A large portion of baby boomers are business owners because the scarcity of jobs when they entered the workforce drove them to create their own jobs and become...
Research and Due Diligence
This answer is provided by Hanwei Cheng, senior Counsel of Ed Lee Law Group PC in Los Angeles, California. This answer is based on a telephone interview with Mr. Cheng. Click here to listen to the full telephone interview and get advice on other common questions that entrepreneurs have when buying and selling businesses.
There are so many benefits to doing your research before you buy or sell a business. I will start this answer off with an example that many make you a bit hungry. Let’s say you own an ice cream shop: we will call it “Sprinkles.” You have this small company and you are ready to sell it. The first thing you want to do is determine how much you would like to sell it for. So, you go out there and see what other ice cream businesses there are in your area. You also see what ice cream shops sold for in the past and what kind of valuations they have. Let’s be honest, nowadays the Internet provides so much information for both buyers and sellers. The more information you bring to the negotiation table, the better. But, there is a plethora of information out there; it’s overwhelming.
The first thing you want to do is determine how much you would like to sell it for. So, you go out there and see what other ice cream businesses there are in your area.
If you are buying a business, you can easily do some research and see what red flags there might be, whether or not the seller is running their business properly, whether it is efficient or not, what kind of records they keep, and what kind of employees they have, and so on. More than ever, buyers are able to enter negotiations with an abundance of information. It is like buying a car; you are not going to walk into a car dealership and say, "hey I like that car because it is yellow, how much is it?” Nowadays, everybody uses the internet - you go to cars.com or another website and you research the car, you research every type of car, you look at reviews, you see everything about the car before you step foot in that dealership. It’s the same with buying a business. As a buyer looking to buy an ice cream shop, you are going to Google “Sprinkles” Ice cream shop and see reviews, look at their health code rating, find out how many employees they have, and get an idea beforehand if this is a business you want any part of.
Research is important for more than just buying or selling a business though.
Research is important for more than just buying or selling a business though. I had a client once who was part of an LLC with three or four members. This actually went to litigation because there was a member who wanted to be bought out of the business but they could not arrive at a certain price to buy them out on. So, they went through litigation and we went into a settlement mediation conference to discuss what the price would be. At the mediation conference, the litigation attorneys were trying to agree on a value and it became an intense discussion on the correct way to value this member’s buy out price. With a four member LLC, does the member just get 25% of the company? How do you value that company? There are so many methods that you can use to value a company based on just the revenue: you can value to goodwill at a certain amount, you can valuate trademark and whatever intellectual property they have in order to increase valuation. This is where due diligence and research comes into play. The more you research and answers these questions, the better prepared you will be, and the better price you can get! If you are curious, we went with a simple revenue valuation for last couple of years, although the last couple of years they were not doing very well, so we eventually decided on 25% of the value of the business and it came out to be a reasonable number for all parties.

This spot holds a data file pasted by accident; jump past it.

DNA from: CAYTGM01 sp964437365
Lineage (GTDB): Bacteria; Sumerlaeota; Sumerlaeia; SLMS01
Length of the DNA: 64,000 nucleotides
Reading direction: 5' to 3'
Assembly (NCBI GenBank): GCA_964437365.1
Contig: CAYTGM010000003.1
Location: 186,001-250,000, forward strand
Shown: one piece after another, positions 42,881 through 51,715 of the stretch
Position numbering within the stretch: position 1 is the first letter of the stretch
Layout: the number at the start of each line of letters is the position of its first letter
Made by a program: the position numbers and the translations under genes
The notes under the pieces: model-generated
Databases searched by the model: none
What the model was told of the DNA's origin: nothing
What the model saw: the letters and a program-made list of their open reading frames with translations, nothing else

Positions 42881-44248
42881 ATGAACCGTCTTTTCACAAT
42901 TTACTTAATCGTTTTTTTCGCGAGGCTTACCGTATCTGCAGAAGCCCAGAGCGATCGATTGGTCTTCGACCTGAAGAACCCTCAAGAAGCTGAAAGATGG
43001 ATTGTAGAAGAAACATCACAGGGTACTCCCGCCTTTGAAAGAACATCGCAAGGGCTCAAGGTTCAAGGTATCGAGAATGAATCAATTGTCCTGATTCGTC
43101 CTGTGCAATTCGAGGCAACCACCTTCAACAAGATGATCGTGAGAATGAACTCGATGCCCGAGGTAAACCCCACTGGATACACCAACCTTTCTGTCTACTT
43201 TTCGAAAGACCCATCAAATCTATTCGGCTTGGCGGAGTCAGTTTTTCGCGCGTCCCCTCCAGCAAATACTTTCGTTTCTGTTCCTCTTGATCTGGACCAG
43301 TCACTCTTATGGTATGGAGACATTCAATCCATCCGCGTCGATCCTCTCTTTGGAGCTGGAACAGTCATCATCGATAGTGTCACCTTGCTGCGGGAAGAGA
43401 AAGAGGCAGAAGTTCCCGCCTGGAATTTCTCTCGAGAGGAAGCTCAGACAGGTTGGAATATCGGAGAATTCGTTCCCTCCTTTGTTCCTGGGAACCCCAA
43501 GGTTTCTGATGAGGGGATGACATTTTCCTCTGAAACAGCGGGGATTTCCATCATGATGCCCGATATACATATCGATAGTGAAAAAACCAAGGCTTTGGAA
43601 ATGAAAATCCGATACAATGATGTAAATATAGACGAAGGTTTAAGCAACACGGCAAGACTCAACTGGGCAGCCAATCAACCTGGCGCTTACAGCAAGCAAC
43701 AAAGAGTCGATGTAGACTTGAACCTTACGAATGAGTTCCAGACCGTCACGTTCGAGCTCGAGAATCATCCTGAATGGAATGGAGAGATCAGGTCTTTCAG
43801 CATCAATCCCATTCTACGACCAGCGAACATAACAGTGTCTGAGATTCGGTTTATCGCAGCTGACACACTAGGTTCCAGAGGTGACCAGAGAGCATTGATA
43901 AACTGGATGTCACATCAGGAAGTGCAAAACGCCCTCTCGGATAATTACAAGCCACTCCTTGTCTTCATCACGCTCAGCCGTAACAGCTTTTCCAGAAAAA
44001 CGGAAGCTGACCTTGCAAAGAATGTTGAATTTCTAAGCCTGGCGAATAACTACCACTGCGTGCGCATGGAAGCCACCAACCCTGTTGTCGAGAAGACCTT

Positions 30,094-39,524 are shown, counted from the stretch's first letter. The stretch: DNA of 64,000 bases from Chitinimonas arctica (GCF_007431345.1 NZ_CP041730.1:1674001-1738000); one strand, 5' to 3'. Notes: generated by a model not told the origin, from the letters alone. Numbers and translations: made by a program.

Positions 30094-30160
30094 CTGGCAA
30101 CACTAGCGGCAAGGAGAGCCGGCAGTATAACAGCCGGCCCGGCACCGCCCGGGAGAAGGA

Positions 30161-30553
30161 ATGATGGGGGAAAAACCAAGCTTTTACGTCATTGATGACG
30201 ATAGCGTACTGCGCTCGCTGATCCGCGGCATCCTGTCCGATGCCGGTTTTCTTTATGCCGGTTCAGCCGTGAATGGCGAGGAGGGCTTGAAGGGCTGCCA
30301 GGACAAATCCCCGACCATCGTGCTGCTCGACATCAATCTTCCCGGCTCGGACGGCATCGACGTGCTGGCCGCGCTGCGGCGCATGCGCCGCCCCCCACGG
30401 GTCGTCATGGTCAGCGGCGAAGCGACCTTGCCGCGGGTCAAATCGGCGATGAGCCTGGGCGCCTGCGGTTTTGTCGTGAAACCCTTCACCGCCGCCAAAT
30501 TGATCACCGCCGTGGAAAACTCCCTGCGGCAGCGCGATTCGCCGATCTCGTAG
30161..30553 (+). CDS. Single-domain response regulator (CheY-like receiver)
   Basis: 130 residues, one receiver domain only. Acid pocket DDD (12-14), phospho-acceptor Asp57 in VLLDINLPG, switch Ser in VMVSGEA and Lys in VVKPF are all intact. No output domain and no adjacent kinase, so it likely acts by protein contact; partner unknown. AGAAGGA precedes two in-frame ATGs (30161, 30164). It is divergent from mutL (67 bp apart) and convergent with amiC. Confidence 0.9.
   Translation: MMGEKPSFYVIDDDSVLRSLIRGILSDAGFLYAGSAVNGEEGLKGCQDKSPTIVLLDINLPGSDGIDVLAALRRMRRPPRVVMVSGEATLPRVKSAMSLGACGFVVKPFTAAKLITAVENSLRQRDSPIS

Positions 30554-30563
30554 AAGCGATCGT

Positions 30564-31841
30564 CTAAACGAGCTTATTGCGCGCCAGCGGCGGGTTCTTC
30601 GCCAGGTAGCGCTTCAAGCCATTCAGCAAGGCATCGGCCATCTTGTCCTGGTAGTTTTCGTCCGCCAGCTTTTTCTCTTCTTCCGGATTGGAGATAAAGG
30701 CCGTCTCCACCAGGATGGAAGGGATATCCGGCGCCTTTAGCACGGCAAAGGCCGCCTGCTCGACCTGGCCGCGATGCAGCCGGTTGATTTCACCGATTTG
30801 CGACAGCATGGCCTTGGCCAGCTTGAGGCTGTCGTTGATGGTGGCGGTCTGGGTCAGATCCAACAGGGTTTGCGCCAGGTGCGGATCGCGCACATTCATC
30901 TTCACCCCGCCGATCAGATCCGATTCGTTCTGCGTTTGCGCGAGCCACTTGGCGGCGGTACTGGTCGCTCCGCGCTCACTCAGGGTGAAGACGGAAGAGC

A business attorney is someone that specializes in this line of work, would be able to tell you the ins and outs
The last point I want to make is that it is really important to obtain an attorney if you are considering buying or selling a business. I mean, without an attorney, how you are going to know the terms and conditions, especially if you are a startup, you've never sold a business, or you have never bought a business before? The process is a lot more daunting than most people ever realize. A business attorney is someone that specializes in this line of work, would be able to tell you the ins and outs and, because there are so many attorneys nowadays, you can usually get a free 30 minute consultation, which is something my firm provides. We will give you a little consultation if that is something you want, then obviously we explore it a little more to see how we can help you. You can avoid so many issues if you seek out an attorney to help you with due diligence, help you research the business, negotiate the deal, draft the contract or review a contract, and so much more. The earlier you retain an attorney, the better off you will be because there is a very good chance that the other side will be retaining an attorney as well.
Hanwei Cheng, Esq.
Adli Law Group P.C.
444 South Flower Street Suite 1750 Los Angeles, CA 90071